23 March 1997 alan.hewat@gmail.com

Andrew Hewat 1750 - 1811 Edinburgh

The following commentary was provided by Dianne Kelly, ggg grandaughter of Andrew, and commented by AWH, his gggg grandson.

"According to Gregory Palmer's book on Loyalists in the American Revolution, Andrew arrived in the Colonies prior to 1773, joining his brother Alexander in South Carolina. He was a wine merchant in Charleston and married a widow, Katherine Brisbane Elliott, in 1773. Palmer's book claims that Andrew went to Savannah in 1773 where he aquired his own plantation. In the memorial that Alexander presented to the commissioners reviewing Loyalist claims, Alexander mentions land that he purchased for his brother, Andrew (AWH - 300 acres in SC ?). He also refers to his nephew, Andrew's son, also named Alexander. Since Andrew & Katherine were married in June, 1773, I'm going to assume that Alexander was born in 1774."

"Andrew must have been quite successful with his farming ( he grew indigo and rice on his plantation). He had at least a few slaves which would put him in the 'landed gentry' class since almost all slaves were owned by a very small percentage of Southerners. He also had some joint ventures with his brother-in-law, Adam Fowler Brisbane."

AWH - According to documents provided by Victoria and Dianne, in particular his memorial claim after the war, presented by his agent brother Alexander, Andrew farmed land owned by his brother-in-law Adam in Savannah. Andrew's claims for compensation for buildings and stock on this land were disallowed because the land was not his. Apparently it was not uncommon for members of the same family to take different sides in the rebellion, sometimes as an insurance policy when it was not clear which side would win. It should not be assumed that Andrew and Adam were necessarily in conflict.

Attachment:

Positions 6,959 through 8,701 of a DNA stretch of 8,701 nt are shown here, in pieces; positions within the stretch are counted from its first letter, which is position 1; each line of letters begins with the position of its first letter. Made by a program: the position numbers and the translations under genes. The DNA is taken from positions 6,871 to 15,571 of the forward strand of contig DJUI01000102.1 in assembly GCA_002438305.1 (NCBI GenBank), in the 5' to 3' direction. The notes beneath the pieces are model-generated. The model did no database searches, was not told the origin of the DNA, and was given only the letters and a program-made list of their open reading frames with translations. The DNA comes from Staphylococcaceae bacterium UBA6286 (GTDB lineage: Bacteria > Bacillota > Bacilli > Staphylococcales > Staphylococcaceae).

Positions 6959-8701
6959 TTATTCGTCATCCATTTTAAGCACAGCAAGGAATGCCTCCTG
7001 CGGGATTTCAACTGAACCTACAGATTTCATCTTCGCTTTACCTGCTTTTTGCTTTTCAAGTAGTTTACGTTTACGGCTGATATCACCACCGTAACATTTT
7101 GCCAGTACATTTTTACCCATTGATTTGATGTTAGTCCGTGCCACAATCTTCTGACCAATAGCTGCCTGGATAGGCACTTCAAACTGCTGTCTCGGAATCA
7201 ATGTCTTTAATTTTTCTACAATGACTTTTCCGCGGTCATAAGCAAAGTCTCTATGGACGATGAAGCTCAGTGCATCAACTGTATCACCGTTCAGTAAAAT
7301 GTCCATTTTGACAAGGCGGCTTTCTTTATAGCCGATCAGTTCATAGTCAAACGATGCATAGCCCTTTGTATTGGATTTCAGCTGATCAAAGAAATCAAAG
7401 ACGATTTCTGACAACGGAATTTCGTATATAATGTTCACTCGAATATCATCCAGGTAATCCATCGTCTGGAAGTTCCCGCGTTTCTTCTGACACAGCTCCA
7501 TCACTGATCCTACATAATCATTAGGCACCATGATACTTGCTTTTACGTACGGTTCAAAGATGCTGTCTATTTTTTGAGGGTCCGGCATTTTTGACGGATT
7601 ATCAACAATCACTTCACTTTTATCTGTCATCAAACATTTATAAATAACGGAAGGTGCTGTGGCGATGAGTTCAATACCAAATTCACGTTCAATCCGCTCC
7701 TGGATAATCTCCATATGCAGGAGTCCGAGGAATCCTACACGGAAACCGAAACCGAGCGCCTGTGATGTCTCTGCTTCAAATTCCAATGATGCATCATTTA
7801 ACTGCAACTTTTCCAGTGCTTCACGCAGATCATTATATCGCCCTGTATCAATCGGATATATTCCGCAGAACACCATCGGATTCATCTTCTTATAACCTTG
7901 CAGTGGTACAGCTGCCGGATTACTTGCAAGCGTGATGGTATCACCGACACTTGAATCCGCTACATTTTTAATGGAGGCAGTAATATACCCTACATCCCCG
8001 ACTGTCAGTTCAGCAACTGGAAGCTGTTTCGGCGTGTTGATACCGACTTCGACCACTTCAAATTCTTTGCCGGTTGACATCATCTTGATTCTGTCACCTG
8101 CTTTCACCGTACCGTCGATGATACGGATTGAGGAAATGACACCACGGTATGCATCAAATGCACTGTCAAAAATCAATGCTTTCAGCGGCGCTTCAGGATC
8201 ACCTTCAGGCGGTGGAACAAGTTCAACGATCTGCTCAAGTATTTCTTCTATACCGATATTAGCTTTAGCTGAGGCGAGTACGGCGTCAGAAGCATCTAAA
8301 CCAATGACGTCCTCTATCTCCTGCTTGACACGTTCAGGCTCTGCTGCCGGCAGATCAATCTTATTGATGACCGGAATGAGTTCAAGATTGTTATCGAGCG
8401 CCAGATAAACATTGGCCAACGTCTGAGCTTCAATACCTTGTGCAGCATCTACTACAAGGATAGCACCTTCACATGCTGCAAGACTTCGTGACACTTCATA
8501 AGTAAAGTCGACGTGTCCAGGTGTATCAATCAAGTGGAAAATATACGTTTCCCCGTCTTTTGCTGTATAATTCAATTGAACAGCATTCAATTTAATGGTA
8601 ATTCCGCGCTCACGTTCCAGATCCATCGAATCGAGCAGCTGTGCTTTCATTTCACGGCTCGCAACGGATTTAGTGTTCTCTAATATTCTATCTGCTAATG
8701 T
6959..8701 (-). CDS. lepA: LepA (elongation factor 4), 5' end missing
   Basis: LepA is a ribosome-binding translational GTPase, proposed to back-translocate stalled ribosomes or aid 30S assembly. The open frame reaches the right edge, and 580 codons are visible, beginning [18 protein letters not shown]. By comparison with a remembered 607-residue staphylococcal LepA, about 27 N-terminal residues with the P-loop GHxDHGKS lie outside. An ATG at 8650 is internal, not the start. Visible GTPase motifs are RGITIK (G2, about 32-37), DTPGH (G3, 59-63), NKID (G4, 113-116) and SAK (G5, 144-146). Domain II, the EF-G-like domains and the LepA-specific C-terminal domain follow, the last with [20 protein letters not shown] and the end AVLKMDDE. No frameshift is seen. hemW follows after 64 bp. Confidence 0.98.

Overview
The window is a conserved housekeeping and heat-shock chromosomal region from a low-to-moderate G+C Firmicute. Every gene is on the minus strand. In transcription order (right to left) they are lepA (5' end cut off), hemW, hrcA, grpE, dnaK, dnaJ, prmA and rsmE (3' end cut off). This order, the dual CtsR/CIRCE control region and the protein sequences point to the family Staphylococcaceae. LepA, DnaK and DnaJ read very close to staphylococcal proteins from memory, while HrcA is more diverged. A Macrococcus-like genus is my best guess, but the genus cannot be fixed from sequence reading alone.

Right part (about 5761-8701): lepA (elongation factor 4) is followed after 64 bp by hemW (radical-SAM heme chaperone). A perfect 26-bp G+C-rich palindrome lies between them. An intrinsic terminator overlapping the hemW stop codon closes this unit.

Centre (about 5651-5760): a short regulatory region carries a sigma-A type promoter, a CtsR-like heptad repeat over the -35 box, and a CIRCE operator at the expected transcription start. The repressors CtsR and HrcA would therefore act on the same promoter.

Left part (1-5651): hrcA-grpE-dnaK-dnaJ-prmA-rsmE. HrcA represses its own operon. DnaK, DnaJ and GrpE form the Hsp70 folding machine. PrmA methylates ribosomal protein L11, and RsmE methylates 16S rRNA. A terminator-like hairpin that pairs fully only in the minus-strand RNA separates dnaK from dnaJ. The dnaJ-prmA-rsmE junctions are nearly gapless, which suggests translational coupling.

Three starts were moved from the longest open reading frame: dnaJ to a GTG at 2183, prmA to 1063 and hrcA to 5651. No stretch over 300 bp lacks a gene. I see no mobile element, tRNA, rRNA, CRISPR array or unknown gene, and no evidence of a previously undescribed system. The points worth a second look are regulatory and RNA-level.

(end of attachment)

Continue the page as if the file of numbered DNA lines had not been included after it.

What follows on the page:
"Family tradition has held that Katherine and the child died in a yellow fever epidemic. Katherine's death is reported in the "Georgia Gazette" for the week of Nov. 22-29, 1775, but there is no mention of the child in any of the issues I have been able to peruse. Furthermore, there was no yellow fever epidemic in the South in those days. Because of another reference that I stumbled across I feel it's very possible that Baby Alexander survived and was raised by his mother's family. I'm still working on that one."

"My theory has been that Baby A., being only about a year old when his mother died, and with the war on the horizon, was turned over to the Brisbanes to raise. Once Andrew committed to the fight, there really wouldn't have been any opportunity for him to reclaim his son during the war years. It appears likely that Katherine's other son, James Elliott, was raised by Adam ( I should have a better idea when I receive information from the Equity Court re: James' claim). So, perhaps Andrew felt that his child was better off with his former in-laws, or of course, Baby A. could have died in the meantime. We may never know, but I'll keep plugging away at it."